Alabama (10-2, 6-2 SEC) will now enter December out of the national championship picture for just the second time since 2011 — with the other coming in 2013, when Auburn dealt Alabama a death blow with the Kick Six.

Playing without Tua Tagovailoa, Alabama

got 335 yards and four touchdowns from Mac Jones, 146 yards and a touchdown from Najee Harris and four lead-changing touchdowns from Jaylen Waddle, but two pick-sixes by Jones and a controversial field goal gave Auburn 17 needed points. Playing in his first Iron Bowl, Bo Nix completed 15-of-30 passes for 173 yards and a touchdown, rushed for 44 yards and a score and, most importantly, played turnover free football.

The game started slowly — an Alabama field goal and three punts in the first four possessions — but then took off to warp speed, starting with a 37-yard Christian Tutt punt return that set Auburn up at the Crimson Tide’s 32-yard line. A 15-yard Boobee Whitlow run and a face mask penalty later, Nix put the Tigers up 7-3 with an untouched 7-yard keeper at the 2:07 mark of the first quarter.

Alabama immediately answered with a 14-play, 75-yard touchdown run capped by a 6-yard Harris run, as the junior running back carried the entire Tide offense while Jones worked his way to game speed (his first 14 passes covered just 40 yards). Harris lead all runners with 94 yards and a touchdown on 14 carries.

Auburn then tied the game with a 43-yard Anders Carlson field goal, then took the lead when Smoke Monday snared a Jones overthrow and raced 29 yards for a score, putting the Tigers up 17-10 with 5:36 left in the first half. The lead lasted 14 seconds, as Waddle raced the ensuing kickoff 98 yards for a touchdown. Then, Whitlow fumbled at his own 37, and 84 seconds after leading 17-10, Auburn trailed 24-17 when Jones found Henry Ruggs III for a 3-yard score at the 4:12 mark of the second quarter.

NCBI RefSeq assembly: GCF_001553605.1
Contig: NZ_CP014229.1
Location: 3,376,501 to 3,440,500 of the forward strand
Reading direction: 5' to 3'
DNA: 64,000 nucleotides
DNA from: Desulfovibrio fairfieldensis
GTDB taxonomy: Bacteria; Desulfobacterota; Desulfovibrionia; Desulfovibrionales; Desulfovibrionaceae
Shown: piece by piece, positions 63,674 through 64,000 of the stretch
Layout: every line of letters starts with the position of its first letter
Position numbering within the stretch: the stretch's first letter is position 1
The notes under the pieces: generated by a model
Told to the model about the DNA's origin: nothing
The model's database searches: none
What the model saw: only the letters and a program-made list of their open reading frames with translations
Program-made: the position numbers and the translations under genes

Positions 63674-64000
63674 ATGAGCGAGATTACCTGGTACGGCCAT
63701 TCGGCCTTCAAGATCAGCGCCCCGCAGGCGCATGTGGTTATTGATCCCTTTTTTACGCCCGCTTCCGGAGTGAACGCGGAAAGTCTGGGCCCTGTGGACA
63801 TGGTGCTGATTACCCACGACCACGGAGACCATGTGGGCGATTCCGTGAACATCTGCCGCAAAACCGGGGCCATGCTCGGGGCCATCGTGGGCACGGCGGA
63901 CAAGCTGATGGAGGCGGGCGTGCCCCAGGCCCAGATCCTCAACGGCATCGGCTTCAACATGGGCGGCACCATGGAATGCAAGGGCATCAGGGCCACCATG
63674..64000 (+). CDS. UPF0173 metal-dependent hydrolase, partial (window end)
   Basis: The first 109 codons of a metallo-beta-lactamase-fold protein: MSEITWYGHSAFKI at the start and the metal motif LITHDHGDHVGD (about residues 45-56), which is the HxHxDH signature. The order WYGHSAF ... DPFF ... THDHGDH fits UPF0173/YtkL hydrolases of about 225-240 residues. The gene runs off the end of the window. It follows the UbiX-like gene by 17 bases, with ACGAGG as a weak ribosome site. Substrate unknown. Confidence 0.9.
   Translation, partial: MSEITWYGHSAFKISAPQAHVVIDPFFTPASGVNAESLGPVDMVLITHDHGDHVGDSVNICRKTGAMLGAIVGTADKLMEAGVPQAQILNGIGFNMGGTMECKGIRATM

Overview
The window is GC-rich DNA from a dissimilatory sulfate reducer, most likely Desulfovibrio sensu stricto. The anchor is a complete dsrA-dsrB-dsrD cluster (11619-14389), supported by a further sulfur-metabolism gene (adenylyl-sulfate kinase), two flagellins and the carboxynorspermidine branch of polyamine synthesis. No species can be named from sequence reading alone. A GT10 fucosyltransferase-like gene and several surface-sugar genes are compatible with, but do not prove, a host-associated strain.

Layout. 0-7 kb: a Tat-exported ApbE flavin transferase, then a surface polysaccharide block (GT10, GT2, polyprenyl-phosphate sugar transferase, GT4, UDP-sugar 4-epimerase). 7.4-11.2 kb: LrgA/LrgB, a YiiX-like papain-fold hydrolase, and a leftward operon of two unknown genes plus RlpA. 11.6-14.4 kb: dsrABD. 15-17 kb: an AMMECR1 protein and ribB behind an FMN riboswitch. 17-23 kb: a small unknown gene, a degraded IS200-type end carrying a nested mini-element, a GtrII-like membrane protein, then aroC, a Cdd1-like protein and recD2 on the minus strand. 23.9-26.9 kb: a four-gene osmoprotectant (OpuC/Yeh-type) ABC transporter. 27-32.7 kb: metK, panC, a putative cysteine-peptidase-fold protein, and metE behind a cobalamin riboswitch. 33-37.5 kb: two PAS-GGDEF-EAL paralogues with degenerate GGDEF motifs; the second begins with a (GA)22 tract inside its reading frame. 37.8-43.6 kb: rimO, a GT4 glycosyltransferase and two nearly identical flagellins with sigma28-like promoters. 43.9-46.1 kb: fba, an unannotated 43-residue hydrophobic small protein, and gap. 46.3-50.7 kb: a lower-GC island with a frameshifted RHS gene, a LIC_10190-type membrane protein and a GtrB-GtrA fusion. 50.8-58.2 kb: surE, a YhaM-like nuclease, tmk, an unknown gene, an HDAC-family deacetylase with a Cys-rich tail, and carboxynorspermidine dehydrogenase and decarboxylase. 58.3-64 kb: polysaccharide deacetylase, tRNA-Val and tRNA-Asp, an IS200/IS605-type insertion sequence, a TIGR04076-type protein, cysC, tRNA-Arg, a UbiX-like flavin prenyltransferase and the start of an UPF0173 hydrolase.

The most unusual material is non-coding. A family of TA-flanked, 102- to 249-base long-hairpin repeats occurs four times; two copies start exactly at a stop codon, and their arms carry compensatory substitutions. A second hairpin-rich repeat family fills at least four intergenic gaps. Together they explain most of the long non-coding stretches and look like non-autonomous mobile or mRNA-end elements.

Stunned to silence after that turn of events, Auburn appeared to be trying to simply run out the final four minutes of the half and lick its wounds at halftime, until Nix hit Seth Williams on a 37-yard heave on 3rd-and-8, taking the ball from his own 38 to Alabama’s 25. Nix then found Will Hastings for an 11-yard gain on a throwaway, and then Sal Canella, using his 6-foot-5 frame to keep his toes in bounds while reaching far out of bounds, snared a game-tying touchdown pass with 1:06 left in the first half.

The Tigers left too much time.

After a 24-yard Diggs kick return and a 4-yard completion to Jerry Jeudy, Waddle did the rest, catching the ball shy of the Auburn 45 and then weaved through the secondary for his second touchdown of the quarter, putting Alabama back ahead 31-24 with 33 seconds left in the first half. Waddle touched the ball four times in the half, and two of them turned into touchdowns totaling 156 yards.

Out of timeouts, Auburn maneuvered from its own 35 to the Alabama 34 when Whitlow was tackled as time expired in the half. But, because Whitlow surged forward until time expired rather than going down with, say, three seconds left in the half, Gus Malzahn demanded a review of the timing. The review worked as a de facto timeout, allowing Auburn to get off a field goal when one second was put back on the clock. History did not repeat itself, as Carlson’s 52-yard field goal sailed through the uprights, not for a 109-yard return the other way.

Carlson’s third field goal, a 43-yarder, pulled Auburn within 31-30, and then the Tigers took their second lead of the day with their second pick six of the day, as Zakoby McClain caught a deflection off Harris’s back and returned it 100 yards for a touchdown, putting War Eagle back in front 37-31.

Once again, though, the lead did not last, thanks to Waddle. This time, he hauled in a 12-yard touchdown grab, and Joseph Bulovas‘s extra point lodged the game’s 75th point at the 4:57 mark of the third quarter.

After a pair of punts, Auburn nudged back ahead with a 44-yard Carlson field goal — his fourth of the day — and once again Waddle erased an Alabama deficit, as his 28-yard touchdown grab completed a 6-play, 90-yard drive that saw the Crimson Tide take a 45-40 lead with 13:44 left in the game.

Malzahn then leaned on Whitlow and Nix’s legs to slice through a tired Alabama defense, and Shaun Shivers surged Auburn back in front with an emphatic 11-yard end-around on 3rd-and-5. Nix’s pass to Shedrick Jackson gave Auburn its fourth lead, 48-45, with 8:08 to play.